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MFS Modern Fiction Studies 51.3 (2005) 485-512

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"Going Blood-Simple Like the Natives":

Contagious Urban Spaces and Modern Power in Dashiell Hammett's Red Harvest

In the great city the poor, the vicious, and the delinquent, crushed together in an unhealthful and contagious intimacy, breed in and in soul and body, so that it has often occurred to me that those long genealogies of the Jukes and the tribes of Ishmael would not show such a persistent and distressing uniformity of vice, crime, and poverty unless they were peculiarly fit for the environment in which they are condemned to exist.
—Robert Park, Ernest Burgess, and Roderick McKenzie,
The City
"ARE YOUR FINGER PRINTS ON FILE? How J. Edgar Hoover's F.B.I. Can Help You Protect Yourself and Your Family"
—Headline from the cover of Feds magazine, Sept. 1937

Dashiell Hammett's 1929 novel, Red Harvest, ends with an appeal to the forces of federal law, the professional and bureaucratic "white-collar soldiers" (134) of national law enforcement that historically in the 1920s and 1930s took over much of the terrain once [End Page 485] patrolled by the private detective. The ending surprises because it apparently signifies that Hammett's hero, the anonymous Continental Op, has failed in the job he was hired to perform, namely, to rid the working-class city of Personville (called Poisonville by its residents)—"an ugly city of forty thousand people, set in an ugly notch between ugly mountains that had been all dirtied up by mining"—of the criminal elements of its organized, ethnic underworld (3). In one of his final acts in the service of his client, the Op informs him that the dire situation in the city necessitates the intervention of an authority greater than that which the Op alone can provide:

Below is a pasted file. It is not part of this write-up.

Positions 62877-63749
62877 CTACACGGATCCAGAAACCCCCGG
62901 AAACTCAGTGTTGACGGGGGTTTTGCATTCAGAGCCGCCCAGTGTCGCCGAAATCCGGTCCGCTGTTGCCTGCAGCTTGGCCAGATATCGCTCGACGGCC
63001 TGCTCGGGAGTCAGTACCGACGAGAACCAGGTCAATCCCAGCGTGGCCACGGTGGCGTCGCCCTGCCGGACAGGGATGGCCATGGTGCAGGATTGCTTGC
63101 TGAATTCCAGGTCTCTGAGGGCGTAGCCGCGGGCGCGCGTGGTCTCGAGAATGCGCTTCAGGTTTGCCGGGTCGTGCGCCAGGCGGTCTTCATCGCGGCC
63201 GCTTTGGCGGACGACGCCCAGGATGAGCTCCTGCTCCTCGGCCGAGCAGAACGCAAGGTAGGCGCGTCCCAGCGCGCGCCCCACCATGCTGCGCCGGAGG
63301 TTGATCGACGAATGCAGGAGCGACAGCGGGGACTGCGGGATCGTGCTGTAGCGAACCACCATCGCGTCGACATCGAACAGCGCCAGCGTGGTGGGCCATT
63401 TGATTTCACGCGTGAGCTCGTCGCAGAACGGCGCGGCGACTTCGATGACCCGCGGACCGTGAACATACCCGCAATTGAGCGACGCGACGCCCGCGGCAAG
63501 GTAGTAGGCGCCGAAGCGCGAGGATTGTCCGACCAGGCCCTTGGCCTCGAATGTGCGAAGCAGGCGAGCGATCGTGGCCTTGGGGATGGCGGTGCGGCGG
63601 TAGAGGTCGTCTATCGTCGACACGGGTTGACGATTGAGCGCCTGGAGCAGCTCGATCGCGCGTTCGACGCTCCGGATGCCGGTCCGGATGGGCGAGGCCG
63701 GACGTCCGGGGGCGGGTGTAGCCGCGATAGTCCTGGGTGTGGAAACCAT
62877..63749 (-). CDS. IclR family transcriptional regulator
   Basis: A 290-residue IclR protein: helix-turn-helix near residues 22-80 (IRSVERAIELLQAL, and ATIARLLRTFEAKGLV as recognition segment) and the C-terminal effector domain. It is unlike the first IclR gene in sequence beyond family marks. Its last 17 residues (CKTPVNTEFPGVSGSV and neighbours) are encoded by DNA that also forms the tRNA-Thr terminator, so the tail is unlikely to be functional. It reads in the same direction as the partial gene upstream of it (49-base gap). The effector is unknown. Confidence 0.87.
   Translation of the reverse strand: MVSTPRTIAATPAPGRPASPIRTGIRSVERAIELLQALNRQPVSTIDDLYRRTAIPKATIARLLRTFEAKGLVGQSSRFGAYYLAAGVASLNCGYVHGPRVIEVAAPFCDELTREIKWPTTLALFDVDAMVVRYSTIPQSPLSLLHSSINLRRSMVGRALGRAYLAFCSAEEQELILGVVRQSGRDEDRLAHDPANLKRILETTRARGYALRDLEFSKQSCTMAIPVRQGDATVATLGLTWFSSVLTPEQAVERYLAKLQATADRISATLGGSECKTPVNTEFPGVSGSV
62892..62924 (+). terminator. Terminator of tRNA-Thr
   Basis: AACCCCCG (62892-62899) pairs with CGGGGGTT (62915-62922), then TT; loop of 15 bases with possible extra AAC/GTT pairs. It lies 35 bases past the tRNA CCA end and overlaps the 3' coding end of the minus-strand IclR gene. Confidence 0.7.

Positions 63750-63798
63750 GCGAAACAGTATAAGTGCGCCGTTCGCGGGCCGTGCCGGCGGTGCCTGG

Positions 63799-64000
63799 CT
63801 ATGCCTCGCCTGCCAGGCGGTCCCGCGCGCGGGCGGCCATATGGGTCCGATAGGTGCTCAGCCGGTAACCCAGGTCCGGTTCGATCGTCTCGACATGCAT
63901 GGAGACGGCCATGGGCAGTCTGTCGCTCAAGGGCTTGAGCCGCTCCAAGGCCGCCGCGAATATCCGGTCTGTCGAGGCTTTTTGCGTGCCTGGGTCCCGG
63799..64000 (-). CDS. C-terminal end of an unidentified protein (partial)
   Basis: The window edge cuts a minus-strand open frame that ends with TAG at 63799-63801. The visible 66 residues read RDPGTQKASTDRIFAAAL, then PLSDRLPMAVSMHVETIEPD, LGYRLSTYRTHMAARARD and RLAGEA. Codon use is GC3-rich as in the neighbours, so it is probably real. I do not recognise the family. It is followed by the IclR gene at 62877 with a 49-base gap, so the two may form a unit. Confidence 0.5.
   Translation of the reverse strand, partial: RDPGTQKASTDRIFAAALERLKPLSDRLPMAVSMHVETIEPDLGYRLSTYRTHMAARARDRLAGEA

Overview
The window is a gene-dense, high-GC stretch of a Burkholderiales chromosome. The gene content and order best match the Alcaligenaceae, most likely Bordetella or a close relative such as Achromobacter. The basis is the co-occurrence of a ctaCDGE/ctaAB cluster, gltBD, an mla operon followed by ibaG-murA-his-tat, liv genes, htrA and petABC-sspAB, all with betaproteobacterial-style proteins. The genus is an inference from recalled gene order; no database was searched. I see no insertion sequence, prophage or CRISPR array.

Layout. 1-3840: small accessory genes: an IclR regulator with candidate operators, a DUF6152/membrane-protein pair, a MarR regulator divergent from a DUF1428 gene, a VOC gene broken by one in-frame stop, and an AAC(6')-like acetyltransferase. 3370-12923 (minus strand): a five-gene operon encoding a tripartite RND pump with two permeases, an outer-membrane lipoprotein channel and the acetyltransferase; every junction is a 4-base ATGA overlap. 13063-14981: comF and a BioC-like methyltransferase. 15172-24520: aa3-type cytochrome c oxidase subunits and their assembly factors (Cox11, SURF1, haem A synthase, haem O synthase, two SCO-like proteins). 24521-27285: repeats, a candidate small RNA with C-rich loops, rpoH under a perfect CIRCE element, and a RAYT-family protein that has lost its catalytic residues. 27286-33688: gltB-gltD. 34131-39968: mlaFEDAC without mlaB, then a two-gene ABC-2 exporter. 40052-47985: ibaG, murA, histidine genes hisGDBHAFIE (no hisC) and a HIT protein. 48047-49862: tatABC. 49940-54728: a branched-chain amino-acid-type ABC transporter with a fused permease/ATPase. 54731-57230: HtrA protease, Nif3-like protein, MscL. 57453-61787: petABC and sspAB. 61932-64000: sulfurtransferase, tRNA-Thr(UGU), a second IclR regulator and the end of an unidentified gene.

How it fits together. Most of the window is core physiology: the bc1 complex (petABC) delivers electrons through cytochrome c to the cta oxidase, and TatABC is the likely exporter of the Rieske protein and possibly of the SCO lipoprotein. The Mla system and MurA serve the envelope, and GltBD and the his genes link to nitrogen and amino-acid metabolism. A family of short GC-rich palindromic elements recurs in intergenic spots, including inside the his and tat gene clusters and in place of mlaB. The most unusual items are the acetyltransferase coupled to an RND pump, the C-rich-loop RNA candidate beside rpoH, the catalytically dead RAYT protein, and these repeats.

You're going to tell the governor that your city police have got out of hand, what with bootleggers sworn in as officers, and so on. You're going to ask him for help—the national guard would be best. I don't know how various ruckuses around town have come out, but I do know that the big boys—the ones you were afraid of—are dead. The ones that had too much on you for you to stand up to them. There are plenty of busy young men working like hell right now, trying to get into the dead men's shoes. The more, the better. They'll make it easier for the white-collar soldiers to take hold while everything is disorganized. . . . Then you'll have your city back, all nice and clean and ready to go to the dogs again.

Originally summoned to Personville by Donald Willsson, the editor of the local Herald, a civic reformer, and "a lousy liberal" who functions as the novel's spokesperson for the bourgeois values of fairness and transparency in government, the Op quickly finds himself working instead for Donald's corrupt father, Elihu (21). Before the novel begins, Donald's efforts to expose the roots of civic corruption lead him directly to his father—a nineteenth-century industrial magnate determined to hold on to power in the ruthlessly competitive world of twentieth-century capitalism—and lead indirectly to his (Donald's) murder on the day the Op arrives to meet him. 1 Instead of returning to his San Francisco office, the Op remains in town, commissioned now by Elihu, purportedly to clean the city of the gangs of bootleggers and gamblers that once were—like the mining company, the bank, the press, and the majority of elected officials—firmly under his control. As the I.W.W. union leader Bill Quint recounts it, these criminals initially were hired by Elihu from the ranks of "gunmen, strike-breakers, national guardsmen and even parts of the regular army" to violently beat down a union action at his mine in 1921, but stayed on after the strike, eventually taking "the city for...


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